In the following days, sight began to be eclipsed by another sense, one “produced by the mangled bodies and bloating horses baking in the sun. . . ‘the most horrid of odors’ . . . bodies . . . lay unburied, creating a stench that ‘is insufferable and taints the air for miles around.'” “War,” Smith writes, concluding this chapter on Bull Run, “was revealing its true colors.”
The remaining three chapters continue to foreground and conceptualize the war, focusing on the “senses,” with “smell” the most pungent in his chapter on Gettysburg. Decomposing bodies, he notes, left an olfactory pall over the place that lingered in memory for as long as the soldiers and civilians who were there lived. Young Gettysburg children whose lives had been sheltered saw men with eyes blown from their sockets, soldiers crawling, doctors and nurses with clothing filthy with the blood and intestines of dead soldiers of both armies. If Civil War enactors believe they are bringing glory to a battlefield, well, the true sensory experience with its deadly and nauseating atmosphere quickly gives the truth to the enactors’ belief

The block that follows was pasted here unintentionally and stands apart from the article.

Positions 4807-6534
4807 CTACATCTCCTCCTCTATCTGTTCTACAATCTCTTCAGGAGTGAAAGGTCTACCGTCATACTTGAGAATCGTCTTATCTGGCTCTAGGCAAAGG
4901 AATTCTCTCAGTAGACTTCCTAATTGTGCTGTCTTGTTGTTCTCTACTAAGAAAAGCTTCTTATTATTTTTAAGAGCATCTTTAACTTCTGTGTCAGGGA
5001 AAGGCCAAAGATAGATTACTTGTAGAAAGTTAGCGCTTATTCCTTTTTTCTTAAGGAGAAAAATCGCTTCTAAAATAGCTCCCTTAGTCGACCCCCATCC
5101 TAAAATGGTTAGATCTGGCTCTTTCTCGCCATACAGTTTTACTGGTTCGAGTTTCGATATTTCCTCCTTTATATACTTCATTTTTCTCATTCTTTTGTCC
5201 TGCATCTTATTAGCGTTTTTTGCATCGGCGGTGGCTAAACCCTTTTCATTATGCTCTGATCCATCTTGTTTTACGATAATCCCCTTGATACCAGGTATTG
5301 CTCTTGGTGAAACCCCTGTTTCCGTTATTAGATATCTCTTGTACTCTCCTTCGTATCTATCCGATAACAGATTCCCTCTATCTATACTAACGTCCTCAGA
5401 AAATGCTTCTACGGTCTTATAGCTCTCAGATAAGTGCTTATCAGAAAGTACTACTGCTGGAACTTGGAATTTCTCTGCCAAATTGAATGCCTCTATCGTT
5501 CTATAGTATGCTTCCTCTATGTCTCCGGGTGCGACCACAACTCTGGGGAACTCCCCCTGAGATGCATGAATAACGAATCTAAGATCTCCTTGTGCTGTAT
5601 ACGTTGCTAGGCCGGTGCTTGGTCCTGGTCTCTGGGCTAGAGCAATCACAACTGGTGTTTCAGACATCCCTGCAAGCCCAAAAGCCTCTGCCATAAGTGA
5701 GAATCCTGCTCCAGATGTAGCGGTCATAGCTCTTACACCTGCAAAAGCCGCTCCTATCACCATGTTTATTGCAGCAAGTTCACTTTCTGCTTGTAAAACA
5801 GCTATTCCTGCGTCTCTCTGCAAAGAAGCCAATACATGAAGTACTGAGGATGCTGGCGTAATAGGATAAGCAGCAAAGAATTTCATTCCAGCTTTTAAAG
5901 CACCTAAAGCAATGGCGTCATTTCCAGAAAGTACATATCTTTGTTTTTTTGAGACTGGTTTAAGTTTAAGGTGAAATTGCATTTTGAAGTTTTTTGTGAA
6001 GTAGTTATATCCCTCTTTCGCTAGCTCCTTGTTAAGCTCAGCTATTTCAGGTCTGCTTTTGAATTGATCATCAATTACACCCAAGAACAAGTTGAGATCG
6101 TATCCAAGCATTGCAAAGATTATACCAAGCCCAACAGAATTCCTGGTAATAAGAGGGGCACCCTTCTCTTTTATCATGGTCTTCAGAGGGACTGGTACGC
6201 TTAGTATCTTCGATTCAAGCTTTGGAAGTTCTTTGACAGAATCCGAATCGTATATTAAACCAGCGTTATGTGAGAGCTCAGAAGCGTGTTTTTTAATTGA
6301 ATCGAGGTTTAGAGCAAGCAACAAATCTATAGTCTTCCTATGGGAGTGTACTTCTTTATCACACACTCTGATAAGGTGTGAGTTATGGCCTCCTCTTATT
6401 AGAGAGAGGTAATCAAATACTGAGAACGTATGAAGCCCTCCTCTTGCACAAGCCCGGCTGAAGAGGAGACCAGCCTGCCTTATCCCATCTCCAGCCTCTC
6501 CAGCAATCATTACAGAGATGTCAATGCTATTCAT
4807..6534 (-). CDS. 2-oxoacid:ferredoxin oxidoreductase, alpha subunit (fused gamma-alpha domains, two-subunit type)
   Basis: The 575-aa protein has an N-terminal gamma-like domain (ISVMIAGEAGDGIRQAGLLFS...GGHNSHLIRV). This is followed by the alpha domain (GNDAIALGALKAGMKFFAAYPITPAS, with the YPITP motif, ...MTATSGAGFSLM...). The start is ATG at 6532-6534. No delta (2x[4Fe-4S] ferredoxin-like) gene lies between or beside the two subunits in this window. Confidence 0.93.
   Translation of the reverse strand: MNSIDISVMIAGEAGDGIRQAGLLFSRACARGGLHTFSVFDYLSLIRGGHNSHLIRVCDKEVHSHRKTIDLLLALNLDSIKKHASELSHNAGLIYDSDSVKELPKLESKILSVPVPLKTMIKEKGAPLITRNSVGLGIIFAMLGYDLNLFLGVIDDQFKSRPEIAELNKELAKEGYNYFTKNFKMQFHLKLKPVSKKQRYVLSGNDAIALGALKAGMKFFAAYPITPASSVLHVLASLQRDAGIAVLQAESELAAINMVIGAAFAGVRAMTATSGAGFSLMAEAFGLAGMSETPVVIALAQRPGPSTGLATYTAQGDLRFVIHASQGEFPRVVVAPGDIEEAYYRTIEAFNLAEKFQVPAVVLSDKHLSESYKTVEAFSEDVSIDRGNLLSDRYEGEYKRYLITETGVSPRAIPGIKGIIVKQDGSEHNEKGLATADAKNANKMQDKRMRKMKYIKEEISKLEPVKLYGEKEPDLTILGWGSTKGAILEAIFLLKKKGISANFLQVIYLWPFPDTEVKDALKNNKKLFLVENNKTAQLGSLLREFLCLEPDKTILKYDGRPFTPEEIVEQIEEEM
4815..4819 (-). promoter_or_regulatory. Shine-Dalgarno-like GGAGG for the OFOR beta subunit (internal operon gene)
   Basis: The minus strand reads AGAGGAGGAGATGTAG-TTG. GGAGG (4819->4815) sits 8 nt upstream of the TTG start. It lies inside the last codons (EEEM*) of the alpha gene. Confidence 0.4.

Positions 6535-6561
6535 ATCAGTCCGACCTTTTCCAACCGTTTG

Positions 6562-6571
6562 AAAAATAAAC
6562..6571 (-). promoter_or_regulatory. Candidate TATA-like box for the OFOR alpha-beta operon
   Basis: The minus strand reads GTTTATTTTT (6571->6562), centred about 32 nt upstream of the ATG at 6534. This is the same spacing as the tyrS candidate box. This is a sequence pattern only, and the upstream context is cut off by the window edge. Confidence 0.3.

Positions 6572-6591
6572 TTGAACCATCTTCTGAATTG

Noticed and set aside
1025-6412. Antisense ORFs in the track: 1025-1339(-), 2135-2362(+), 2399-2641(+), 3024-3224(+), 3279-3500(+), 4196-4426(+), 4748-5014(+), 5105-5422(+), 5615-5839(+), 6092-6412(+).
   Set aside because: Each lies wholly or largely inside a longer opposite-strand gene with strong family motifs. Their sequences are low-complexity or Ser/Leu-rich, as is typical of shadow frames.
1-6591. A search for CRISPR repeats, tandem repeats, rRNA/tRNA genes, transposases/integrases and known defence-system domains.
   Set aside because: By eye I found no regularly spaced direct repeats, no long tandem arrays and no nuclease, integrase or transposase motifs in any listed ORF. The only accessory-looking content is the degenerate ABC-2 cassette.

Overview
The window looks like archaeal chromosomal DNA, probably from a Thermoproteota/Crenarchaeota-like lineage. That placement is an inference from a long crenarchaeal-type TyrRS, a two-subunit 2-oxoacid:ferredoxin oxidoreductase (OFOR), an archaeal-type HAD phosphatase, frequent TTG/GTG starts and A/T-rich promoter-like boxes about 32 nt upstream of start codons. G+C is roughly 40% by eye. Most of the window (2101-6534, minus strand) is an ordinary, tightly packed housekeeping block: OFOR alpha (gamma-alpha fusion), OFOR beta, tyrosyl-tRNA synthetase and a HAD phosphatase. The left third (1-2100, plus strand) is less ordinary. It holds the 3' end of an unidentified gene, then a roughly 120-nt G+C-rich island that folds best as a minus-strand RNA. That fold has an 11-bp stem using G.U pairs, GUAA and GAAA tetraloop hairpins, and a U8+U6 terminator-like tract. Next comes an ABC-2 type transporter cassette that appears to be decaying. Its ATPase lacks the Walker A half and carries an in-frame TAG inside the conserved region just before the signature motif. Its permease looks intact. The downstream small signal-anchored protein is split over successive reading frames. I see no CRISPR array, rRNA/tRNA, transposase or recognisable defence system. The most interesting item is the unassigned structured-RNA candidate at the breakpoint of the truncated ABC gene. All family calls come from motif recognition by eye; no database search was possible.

Smith asks us to imagine, in other words, that the war itself was not just a disturbance or an ideological battled. It created a new sensual universe of rot and stench on the felt experience of history itself. Sherman’s March to the Sea, for example, began with a sensory rumble of demonic chaos, bringing suffering to Georgians and South Carolinians with the sounds of animals being driven before the army and the smell of burning buildings and carcasses left behind. Sherman’s 60,000 soldiers cut a swath up to sixty miles wide; rumors of arrival circulated long before the “swath” came. Word had it that rampaging Union troops cut fingers off to get rings. Men and women ran around madly when the sound and smell of Sherman’s march began to be “felt.” Dogs howled and mules yelped when the sheer vibration announced the approach.